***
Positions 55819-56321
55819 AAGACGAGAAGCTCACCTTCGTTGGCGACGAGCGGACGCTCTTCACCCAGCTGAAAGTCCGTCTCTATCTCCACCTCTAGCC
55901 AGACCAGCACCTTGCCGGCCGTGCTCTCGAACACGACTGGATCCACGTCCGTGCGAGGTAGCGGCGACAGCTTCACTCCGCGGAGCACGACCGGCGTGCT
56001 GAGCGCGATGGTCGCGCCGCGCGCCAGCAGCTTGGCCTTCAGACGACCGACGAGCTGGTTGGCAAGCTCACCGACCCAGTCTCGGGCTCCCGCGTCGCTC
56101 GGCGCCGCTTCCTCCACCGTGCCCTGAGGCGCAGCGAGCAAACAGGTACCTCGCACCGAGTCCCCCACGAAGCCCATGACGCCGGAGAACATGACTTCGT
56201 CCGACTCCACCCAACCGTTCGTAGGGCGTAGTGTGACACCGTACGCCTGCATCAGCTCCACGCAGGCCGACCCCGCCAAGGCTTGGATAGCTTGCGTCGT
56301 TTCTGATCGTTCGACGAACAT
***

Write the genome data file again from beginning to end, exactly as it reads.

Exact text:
Positions 55819-56321
55819 AAGACGAGAAGCTCACCTTCGTTGGCGACGAGCGGACGCTCTTCACCCAGCTGAAAGTCCGTCTCTATCTCCACCTCTAGCC
55901 AGACCAGCACCTTGCCGGCCGTGCTCTCGAACACGACTGGATCCACGTCCGTGCGAGGTAGCGGCGACAGCTTCACTCCGCGGAGCACGACCGGCGTGCT
56001 GAGCGCGATGGTCGCGCCGCGCGCCAGCAGCTTGGCCTTCAGACGACCGACGAGCTGGTTGGCAAGCTCACCGACCCAGTCTCGGGCTCCCGCGTCGCTC
56101 GGCGCCGCTTCCTCCACCGTGCCCTGAGGCGCAGCGAGCAAACAGGTACCTCGCACCGAGTCCCCCACGAAGCCCATGACGCCGGAGAACATGACTTCGT
56201 CCGACTCCACCCAACCGTTCGTAGGGCGTAGTGTGACACCGTACGCCTGCATCAGCTCCACGCAGGCCGACCCCGCCAAGGCTTGGATAGCTTGCGTCGT
56301 TTCTGATCGTTCGACGAACAT